In the aftermath of the Shadow Brokers investigation, the government’s counterintelligence investigators may have begun to place more weight on the gravity of merely bringing home sensitive files, independent of any decision to share them with journalists or spies.

Consider the case of Terry Albury, the FBI Agent who shared a number of files on the FBI’s targeting of Muslims with The Intercept. As part of a plea agreement, the government charged Albury with two counts of 793e, one for a document about FBI informants that was ultimately published by The Intercept, and another (about an online terrorist recruiting platform) that Albury merely brought home. The government’s sentencing memo described the import of files he brought home but did not share with The Intercept this way:

The charged retention document relates to the online recruitment efforts of a terrorist organization. The defense asserts that Albury photographed materials “to the extent they impacted domestic counter-terrorism policy.” (Defense Pos. at 37). This, however, ignores the fact that he also took documents relating to global counterintelligence threats and force protection, as well as many documents that implicated particularly sensitive Foreign Intelligence Surveillance Act collection. The retention of these materials is particularly egregious because Albury’s pattern of behavior indicates that had the FBI not disrupted Albury and the threat he posed to our country’s safety and national security, his actions would have placed those materials in the public domain for consumption by anyone, foreign or domestic.

And in a declaration accompanying Albury’s sentencing, Bill Priestap raised the concern that by loading some of the files onto an Internet-accessible computer, Albury could have made them available to entities he had no intention of sharing them with.

The defendant had placed certain of these materials on a personal computing device that connects to the Internet, which creates additional concerns that the information has been or will be transmitted or acquired by individuals or groups not entitled to receive it.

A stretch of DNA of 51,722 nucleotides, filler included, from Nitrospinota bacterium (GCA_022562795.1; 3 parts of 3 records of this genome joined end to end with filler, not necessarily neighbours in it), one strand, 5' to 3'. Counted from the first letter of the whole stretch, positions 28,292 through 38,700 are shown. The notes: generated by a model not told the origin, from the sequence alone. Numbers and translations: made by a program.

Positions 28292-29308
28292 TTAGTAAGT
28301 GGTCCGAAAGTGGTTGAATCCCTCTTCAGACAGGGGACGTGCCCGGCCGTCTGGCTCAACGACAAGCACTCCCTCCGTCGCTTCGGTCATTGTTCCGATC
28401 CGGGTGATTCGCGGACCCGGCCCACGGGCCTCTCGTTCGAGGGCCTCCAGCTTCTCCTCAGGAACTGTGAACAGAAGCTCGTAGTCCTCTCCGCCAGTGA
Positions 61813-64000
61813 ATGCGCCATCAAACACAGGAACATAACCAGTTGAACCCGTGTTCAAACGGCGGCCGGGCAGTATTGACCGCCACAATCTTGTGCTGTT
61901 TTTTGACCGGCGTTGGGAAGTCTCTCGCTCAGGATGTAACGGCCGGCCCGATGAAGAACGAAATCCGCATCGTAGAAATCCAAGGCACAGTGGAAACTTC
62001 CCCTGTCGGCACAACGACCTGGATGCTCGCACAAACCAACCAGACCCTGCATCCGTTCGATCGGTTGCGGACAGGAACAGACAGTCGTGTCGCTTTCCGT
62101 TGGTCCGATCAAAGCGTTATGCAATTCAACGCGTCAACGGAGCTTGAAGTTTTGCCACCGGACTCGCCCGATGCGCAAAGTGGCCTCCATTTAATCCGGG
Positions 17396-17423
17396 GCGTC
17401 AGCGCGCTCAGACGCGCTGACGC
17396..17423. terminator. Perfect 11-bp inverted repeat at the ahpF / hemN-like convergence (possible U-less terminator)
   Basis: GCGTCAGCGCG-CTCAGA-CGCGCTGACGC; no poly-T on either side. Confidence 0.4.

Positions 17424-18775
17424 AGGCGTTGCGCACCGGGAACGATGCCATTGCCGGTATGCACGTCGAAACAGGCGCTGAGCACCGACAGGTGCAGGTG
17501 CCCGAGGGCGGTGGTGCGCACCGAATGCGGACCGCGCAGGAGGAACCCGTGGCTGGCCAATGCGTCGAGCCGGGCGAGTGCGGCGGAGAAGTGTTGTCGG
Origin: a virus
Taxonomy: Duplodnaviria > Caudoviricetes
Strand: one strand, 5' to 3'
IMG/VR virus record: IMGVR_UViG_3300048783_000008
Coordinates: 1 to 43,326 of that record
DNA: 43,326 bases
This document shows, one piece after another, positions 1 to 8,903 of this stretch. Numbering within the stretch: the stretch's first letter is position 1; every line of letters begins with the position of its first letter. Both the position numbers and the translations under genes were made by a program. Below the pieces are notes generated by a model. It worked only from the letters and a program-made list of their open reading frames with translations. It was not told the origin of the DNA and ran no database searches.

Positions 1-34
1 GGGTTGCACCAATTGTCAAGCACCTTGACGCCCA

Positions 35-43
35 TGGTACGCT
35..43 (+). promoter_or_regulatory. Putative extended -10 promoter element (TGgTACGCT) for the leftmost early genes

This is the scenario that, one year earlier, was publicly offered as an explanation for the theft of the files behind The Shadow Brokers; someone brought sensitive files home and, without intending to, made them potentially available to foreign hackers or spies.

Albury was sentenced to four years in prison for bringing home 58 documents, of which 35 were classified Secret, and sending 25 documents, of which 16 were classified Secret, to the Intercept.

Then there’s the case of Daniel Hale, another Intercept source. Two years after the Shadow Brokers leaks (and five years after his leaks), he was charged with five counts of taking and sharing classified documents, including two counts of 793e tied to 11 documents he took and shared with the Intercept. Three of the documents published by The Intercept were classified Top Secret.

Hale pled guilty last year, just short of trial. As part of his sentencing process, the government argued that the baseline for his punishment should start from the punishments meted to those convicted solely of retaining National Defense Information. It tied Hale’s case to those of Martin and Pho explicitly.

Missing from Hale’s analysis are § 793 cases in which defendants received a Guidelines sentence for merely retaining national defense information. See, e.g., United States v. Ford, 288 F. App’x 54, 61 (4th Cir. 2008) (affirming 72-month sentence for retention of materials classified as Top Secret); United States v. Martin, 1:17-cr-69-RDB) (D. Md. 2019) (nine-year sentence for unlawful retention of Top Secret information); United States v. Pho, 1:17-cr-00631 (D. Md. 2018) (66-month sentence for unlawful retention of materials classified as Top Secret). See also United States v. Marshall, 3:17-cr-1 (S.D. TX 2018) (41-month sentence for unlawful retention of materials classified at the Secret level); United States v. Mehalba, 03-cr-10343-DPW (D. Ma. 2005) (20-month sentence in connection with plea for unlawful retention – not transmission – in violation of 793(e) and two counts of violating 18 U.S.C. 1001; court departed downward due to mental health of defendant).

Hale is more culpable than these defendants because he did not simply retain the classified documents, but he provided them to the Reporter knowing and intending that the documents would be published and made available to the world. The potential harm associated with Hale’s conduct is far more serious than mere retention, and therefore calls for a more significant sentence. [my emphasis]

Even in spite of a moving explanation for his actions, Hale was sentenced to 44 months in prison. Hale still has almost two years left on his sentence in Marion prison.